FAQ - Should Christians call themselves "Rastas?"   

Frequently Asked Questions

Should Christians call themselves "Rastas?"


Is it wrong for a Christian to call him/herself a "Rasta?" Some Dreads are identifying with their African heritage, some are chanting down Babylon, or maybe other reasons as well. Can some be called by God to adopt this name for some unexplained reason? I have been studying Rastafari and am seeking God and godly wisdom for answers. Can you help me?


Excellent question! I do believe that it is seriously misleading for a Christian to call themselves a "Rasta." For God is not the author of deception or misrepresentation. It is contradictory for a born again believer to use this appellation. Although some cultures use the term in a broader sense as a descriptive for anyone that is a dread, the real issue is in the origin of the word. If you are a Christian with dreadlockes, you may not be able to keep people from calling you a "Rasta," but this does not mean that you should use the term to identify yourself.

For "Rasta" is an abbreviation for "Rastafarian." A "Rastafarian" is a follower of "Rastafari" and an adherent to the beliefs of "Rastafarianism" (i.e., a believer in the deity or veneration of Haile Selassie, repatriation, Ethiopia as Zion and the sacramental use of marijuana).

You see there can be a grave difference between your intentions and how someone interprets them. Some Christians may try and say that "It is okay for me to hail up the name 'Rastafari,' for when I chant it out I mean the true definition in my heart. You see the true definition is 'Head Creator,' and to me the Head Creator is Christ." But while you may be thinking this, everyone else around you drawing a different conclusion. If you look like a Rasta, walk like a Rasta, talk like a Rasta, and call yourself a Rasta, then guess what? You ARE a Rasta. And you will not be thought of as a Christian. How then can you be the salt and light of the world, when each of your actions and testimonies are being interpreted for the benefit and furtherance of Rastafari and not Christendom?

Now I know that some may find this hypocritical since I am a dread that has embraced parts of the Rasta culture. But I strongly believe that the things that I have embraced are either supported in the Bible or are neutral issues. For instance, while I don't think that there is anything wrong with embracing the use of the name "Jah" (Ps 68:4), the adornment of dreadlockes (Sampson, Samuel & John the Baptist) or the colors red, gold and green (a part of God's Creation), but I do not find adequate biblical support for the use of marijuana, the worship of His Imperial Majesty (Rastafari), or the use of the name "Rasta."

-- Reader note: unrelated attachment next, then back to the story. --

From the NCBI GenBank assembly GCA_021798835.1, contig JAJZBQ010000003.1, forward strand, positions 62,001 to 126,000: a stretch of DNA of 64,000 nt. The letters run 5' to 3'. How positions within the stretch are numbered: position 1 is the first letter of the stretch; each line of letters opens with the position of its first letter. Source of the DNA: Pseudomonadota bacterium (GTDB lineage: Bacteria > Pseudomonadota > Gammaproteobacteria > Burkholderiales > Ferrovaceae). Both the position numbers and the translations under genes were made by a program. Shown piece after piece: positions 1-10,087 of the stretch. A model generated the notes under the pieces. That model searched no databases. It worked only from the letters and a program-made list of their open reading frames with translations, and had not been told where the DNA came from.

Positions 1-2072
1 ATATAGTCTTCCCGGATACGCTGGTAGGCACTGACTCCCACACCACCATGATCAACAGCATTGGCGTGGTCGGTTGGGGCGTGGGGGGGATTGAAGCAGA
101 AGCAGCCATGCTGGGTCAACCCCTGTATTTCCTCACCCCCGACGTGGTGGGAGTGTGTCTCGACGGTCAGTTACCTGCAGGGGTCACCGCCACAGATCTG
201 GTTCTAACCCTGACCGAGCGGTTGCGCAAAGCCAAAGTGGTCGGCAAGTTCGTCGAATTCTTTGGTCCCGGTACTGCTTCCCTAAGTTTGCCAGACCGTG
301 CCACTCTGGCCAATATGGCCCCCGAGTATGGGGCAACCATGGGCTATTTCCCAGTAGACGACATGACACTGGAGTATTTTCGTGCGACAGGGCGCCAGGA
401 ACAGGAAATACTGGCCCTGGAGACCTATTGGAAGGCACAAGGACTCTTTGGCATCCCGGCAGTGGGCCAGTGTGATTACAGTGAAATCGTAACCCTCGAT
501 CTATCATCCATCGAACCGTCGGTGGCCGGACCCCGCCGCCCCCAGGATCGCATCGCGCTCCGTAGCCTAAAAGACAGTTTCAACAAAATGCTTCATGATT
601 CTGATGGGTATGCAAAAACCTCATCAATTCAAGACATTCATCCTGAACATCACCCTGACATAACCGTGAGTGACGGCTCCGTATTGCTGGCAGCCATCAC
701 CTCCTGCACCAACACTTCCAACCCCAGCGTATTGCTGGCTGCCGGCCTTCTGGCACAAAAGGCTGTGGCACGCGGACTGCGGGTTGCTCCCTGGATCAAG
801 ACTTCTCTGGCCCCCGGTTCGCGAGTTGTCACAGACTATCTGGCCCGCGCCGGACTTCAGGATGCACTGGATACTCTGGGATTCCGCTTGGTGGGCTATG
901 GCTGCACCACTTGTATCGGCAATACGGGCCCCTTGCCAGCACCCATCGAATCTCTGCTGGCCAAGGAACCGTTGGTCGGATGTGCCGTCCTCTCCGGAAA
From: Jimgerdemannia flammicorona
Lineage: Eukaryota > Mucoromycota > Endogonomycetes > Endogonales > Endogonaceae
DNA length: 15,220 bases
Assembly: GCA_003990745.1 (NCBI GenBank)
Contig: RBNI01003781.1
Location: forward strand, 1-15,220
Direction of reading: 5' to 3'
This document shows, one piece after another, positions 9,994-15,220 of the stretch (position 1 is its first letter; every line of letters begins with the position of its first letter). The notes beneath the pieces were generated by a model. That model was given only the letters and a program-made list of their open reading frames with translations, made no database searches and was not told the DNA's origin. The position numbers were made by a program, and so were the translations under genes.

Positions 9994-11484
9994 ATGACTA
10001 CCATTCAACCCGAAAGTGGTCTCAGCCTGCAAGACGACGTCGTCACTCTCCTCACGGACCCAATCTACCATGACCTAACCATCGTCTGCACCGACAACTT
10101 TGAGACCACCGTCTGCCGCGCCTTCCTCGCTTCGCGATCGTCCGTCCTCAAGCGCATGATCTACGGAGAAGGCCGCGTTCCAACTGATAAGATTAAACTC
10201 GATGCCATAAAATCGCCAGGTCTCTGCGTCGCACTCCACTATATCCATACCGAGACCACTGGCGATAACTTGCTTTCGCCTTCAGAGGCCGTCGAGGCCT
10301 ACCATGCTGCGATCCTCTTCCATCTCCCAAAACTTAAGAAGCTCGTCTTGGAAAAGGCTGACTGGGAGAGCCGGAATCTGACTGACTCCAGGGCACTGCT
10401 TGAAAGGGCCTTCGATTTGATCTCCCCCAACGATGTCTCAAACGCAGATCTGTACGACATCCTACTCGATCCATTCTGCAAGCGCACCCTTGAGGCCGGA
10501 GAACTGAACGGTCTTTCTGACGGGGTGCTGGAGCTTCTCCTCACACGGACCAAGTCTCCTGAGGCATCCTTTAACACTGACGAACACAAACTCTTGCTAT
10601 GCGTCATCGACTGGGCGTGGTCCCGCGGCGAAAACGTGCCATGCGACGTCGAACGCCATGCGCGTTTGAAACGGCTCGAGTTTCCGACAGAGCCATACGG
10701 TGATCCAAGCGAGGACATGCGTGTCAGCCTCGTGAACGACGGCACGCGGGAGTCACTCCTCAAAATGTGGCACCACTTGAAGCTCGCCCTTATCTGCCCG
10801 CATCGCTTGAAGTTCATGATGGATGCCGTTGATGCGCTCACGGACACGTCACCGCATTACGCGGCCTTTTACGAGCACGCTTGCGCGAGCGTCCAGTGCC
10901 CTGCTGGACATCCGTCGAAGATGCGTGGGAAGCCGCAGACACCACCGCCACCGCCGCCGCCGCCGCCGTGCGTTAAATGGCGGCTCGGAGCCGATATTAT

You see, there are many words who's true origin and definition are separate from their present-day meaning. For example, if you believe in "baptism," it doesn't necessarily make you a "Baptist," and if you believe in the "World Church," it doesn't necessarily mean that you are a "Catholic." While I always encourage blacks to search out their African heritage and find their own identity in the Bible, if they are in the North Africa and want to call upon "God," one may not want to call him "Allah," unless they are a Muslim. Regardless of their African origin, since words like "Allah," "Muslim" and "Rasta" are not supported in the Bible, we as Christians should not use them to define ourselves or our beliefs. To do so would be misleading and a gross misrepresentation of our faith.

Yet some may still argue that they are "Rastafarians," meaning that they follow the teachings and example of "Rastafari." They don't worship him, they simply admire his faith and actions. But Selassie (Rastafari) was a Christian. He followed Christ. So don't follow Selassie, follow whom he followed--Jesus. Now I know that this statement may seem contrary to modern-day Christianity, for within the Protestant reformation there are followers of Martin Luther (Lutherans), John Wesley (Wesleyans), and John Calvin (Calvinists). But I am sure that if Selassie or any of these other men were alive today, they would strongly encourage you to follow Christ, not mere men, and to call oneself a Christian as they did.

In 1 Corinthians 1:10-13, Paul wrote: "I appeal to you, brothers, in the name of our Lord Jesus Christ, that all of you agree with one another so that there may be no divisions among you and that you may be perfectly united in mind and thought. My brothers, some from Chloe's household have informed me that there are quarrels among you. What I mean is this: One of you says, 'I follow Paul'; another, 'I follow Apollos'; another, 'I follow Cephas'; still another, 'I follow Christ.' Is Christ divided? Was Paul crucified for you? Were you baptized into the name of Paul?"

So I ask; Why attempt to divide Christ? Was Haile Selassie (Ras Tafari) crucified for you? Were you baptized into His name? As for me, I am a Christian, a follower of "The Way," a disciple of Christ, and bondservant for His namesake. I would never choose to represent my faith with an appellation that drew attention away from Jesus--"lest the cross of Christ be emptied of its power" (1Cor 1:17).

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